Pacquiao, as it was when Duran fought Leonard, is the perceived aggressor and puncher. But that’s where the similarity ends between them. Pacquiao is a southpaw who fights in spurts and is more prone to his feet sometimes being off the canvas when he attacks in spurts and waves. On the other hand, Duran of the lightweight/welterweight vintage, applied non-stop sustained pressure and cut the ring off much better than Pacquiao. Manny has quicker hands and feet than Duran did but he’s easier to hit and is nowhere near the inside fighter or body puncher Roberto was. Duran was a brilliant defensive fighter and his chin was much better than Pacquiao’s. Even though both of their high profile kayo losses were similar, there’s a big difference, and that is Duran got knocked out way over his best weight by one of the hardest one-shot punchers in boxing history, Thomas Hearns, not by a fighter who was chasing him up in weight who never dropped him once in their three previous fights, Juan Manuel Marquez.

There’s also an x-factor that was in play before the first Leonard-Duran bout that I don’t think is in play between Mayweather and Pacquiao, and that was Duran’s intense dislike of Leonard. Call it a hunch, but I don’t believe Manny could conjure up the borderline hatred for Floyd that Roberto harbored for Ray. Duran didn’t want to just beat Leonard, he wanted to humiliate and embarrass him in front of his wife and fans, and I don’t think Pacquiao is built like that. Duran was fiercely driven by his want to take Leonard down, because in his eyes Ray was receiving undue and unearned star treatment over him, on top of being further insulted that Leonard was earning roughly five times more money than he was for their fight. This is opposed to Pacquiao, who is getting a 40/60 split with Mayweather.

I’ve always maintained that I’ve never seen a fighter more prepared mentally, emotionally, physically and strategically who was on more of a mission to beat a particular opponent than “Smokin” Joe Frazier was to beat Muhammad Ali on March 8th, 1971….but if I had to pick a runner-up to Frazier it would be Roberto Duran of the first Leonard fight on June 20th, 1980.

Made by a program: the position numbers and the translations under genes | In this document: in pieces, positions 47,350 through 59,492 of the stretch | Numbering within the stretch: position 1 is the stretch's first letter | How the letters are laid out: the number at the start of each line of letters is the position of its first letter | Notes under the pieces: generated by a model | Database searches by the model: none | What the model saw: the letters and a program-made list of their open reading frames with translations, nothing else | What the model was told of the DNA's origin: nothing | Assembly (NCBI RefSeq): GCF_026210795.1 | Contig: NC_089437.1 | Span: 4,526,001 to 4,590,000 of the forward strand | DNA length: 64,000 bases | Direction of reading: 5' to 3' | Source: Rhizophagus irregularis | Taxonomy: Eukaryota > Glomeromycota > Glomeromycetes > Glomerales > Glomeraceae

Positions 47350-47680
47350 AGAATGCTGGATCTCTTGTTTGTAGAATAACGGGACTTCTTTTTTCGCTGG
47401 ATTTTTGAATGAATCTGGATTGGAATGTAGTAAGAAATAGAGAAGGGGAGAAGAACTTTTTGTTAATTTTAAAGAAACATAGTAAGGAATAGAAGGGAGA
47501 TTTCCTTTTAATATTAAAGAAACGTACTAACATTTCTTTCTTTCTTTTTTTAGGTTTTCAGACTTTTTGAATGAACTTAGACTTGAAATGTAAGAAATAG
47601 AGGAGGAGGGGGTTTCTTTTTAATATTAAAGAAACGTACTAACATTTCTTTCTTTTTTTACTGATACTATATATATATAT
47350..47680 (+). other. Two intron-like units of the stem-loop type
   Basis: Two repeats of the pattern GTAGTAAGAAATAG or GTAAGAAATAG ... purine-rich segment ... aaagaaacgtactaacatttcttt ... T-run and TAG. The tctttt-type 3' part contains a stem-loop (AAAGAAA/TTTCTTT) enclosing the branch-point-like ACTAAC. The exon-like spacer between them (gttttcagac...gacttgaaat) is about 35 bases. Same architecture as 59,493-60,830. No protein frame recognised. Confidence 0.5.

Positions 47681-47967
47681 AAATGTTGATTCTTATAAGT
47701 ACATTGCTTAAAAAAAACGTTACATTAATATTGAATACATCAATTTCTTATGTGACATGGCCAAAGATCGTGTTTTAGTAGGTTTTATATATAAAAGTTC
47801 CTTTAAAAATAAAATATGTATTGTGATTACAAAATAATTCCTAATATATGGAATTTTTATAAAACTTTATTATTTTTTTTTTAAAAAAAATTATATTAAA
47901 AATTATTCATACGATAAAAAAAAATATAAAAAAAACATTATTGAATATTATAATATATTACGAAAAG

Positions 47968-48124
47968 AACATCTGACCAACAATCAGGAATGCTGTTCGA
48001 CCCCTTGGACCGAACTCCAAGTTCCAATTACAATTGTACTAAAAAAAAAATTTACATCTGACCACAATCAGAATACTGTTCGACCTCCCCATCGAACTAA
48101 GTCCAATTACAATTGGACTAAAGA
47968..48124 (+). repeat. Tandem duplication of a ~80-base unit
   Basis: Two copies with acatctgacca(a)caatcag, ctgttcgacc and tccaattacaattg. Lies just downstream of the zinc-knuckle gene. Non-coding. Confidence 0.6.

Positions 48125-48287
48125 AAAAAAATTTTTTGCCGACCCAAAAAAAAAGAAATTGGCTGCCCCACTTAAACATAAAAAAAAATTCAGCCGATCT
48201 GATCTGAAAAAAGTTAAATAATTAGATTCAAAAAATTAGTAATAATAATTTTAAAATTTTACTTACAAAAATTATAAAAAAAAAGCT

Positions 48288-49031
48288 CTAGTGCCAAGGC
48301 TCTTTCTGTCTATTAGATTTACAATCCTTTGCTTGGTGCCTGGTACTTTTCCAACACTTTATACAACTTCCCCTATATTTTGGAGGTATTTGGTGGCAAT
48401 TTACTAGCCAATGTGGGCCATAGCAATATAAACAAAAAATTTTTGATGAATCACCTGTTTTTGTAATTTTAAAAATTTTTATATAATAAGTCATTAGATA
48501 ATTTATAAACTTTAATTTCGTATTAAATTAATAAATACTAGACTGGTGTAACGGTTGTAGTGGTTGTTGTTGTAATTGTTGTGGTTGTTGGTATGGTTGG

As for the fight, if Mayweather-Pacquiao turns out to be half as good as Leonard-Duran I, it will be talked about for years to come. But that’s a high bar for it to clear. Leonard was awesome during that fight, and that’s because Duran wasn’t to be denied. Roberto’s sustained aggression along with his ability to never really let up for 15 fast paced rounds forced the young Leonard to raise his game, and he did. There were some tremendous exchanges during the bout and every time you started to think one of them was seizing control of the action, the other roared back and turned the tide.

The key to Duran’s unanimous decision victory was his ability to get Leonard to fight his fight. Duran taunting Leonard before the bout, insinuating that he wasn’t tough and how he would be forced to run, made it easier for him to lure Leonard into fighting more and boxing less. In addition to that, Leonard learned as the fight progressed just how versatile and slippery Duran was, something he wasn’t prepared for. It was a great fight and it was very close, but Duran nudged it out and both were the better for it.

If Pacquiao’s trainer Freddie Roach can somehow get Manny to fight with the same non-stop aggression and tenacity that Roberto Duran did during the first Leonard fight, then Floyd Mayweather will be in for the toughest fight of his life and may depart the ring 47-1. But Manny Pacquiao is no Roberto Duran, but then again he won’t have to be because Floyd Mayweather is no Sugar Ray Leonard.

Frank Lotierzo can be contacted at GlovedFist@Gmail.com

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COMMENTS

-Froggy :

I think after May 2, everyone will agree it was indeed the toughest fight of Mayweather's career !


-michaelabii :

Franks on target again. I thought Leonard/Hearns 1 was comparable but in reality Leonard/Hearns 1 was indeed an authentic super fight between two athletes in their absolute prime. A fighters super fight. Duran was peerless as a lighter weight fighter and his defense and ability to slip punches effortlessly was vastly underrated. However, that was then and this is now. When Mayweather and Pacqiaou step into the ring May 2 and are announced by Michael Buffer they will be ready to give us the fight of their lives because they are the best of this era. As much as some hate Floyd Mayweather he has never demonstrated anything other than a fighters instinct especially when he is hurt. As Freddie Roach puts it he will fight back when pushed and in my opinion Floyd fights better as an aggressor in spite of his near flawless defense. I think this is the key question: Will Floyd throw more punches in combination just like he had to when pushed by Ricky Hatton and Miguel Cotto. We already know the answer to some questions: Pacman is the harder puncher: Floyd is the better technician/boxer: Pacman is faster throwing those volume combinations: Floyd is more accurate and is better at placing his punches: I would contend they are equal in the stamina department although I think Floyds slowing down in this area: Floyd is the better body puncher when he decides to and he is underrated in this area: I also think Floyd is physically stronger: Floyd, believe it or not cuts off the ring brilliantly when he decides to walk an opponent down - he does not just follow you around.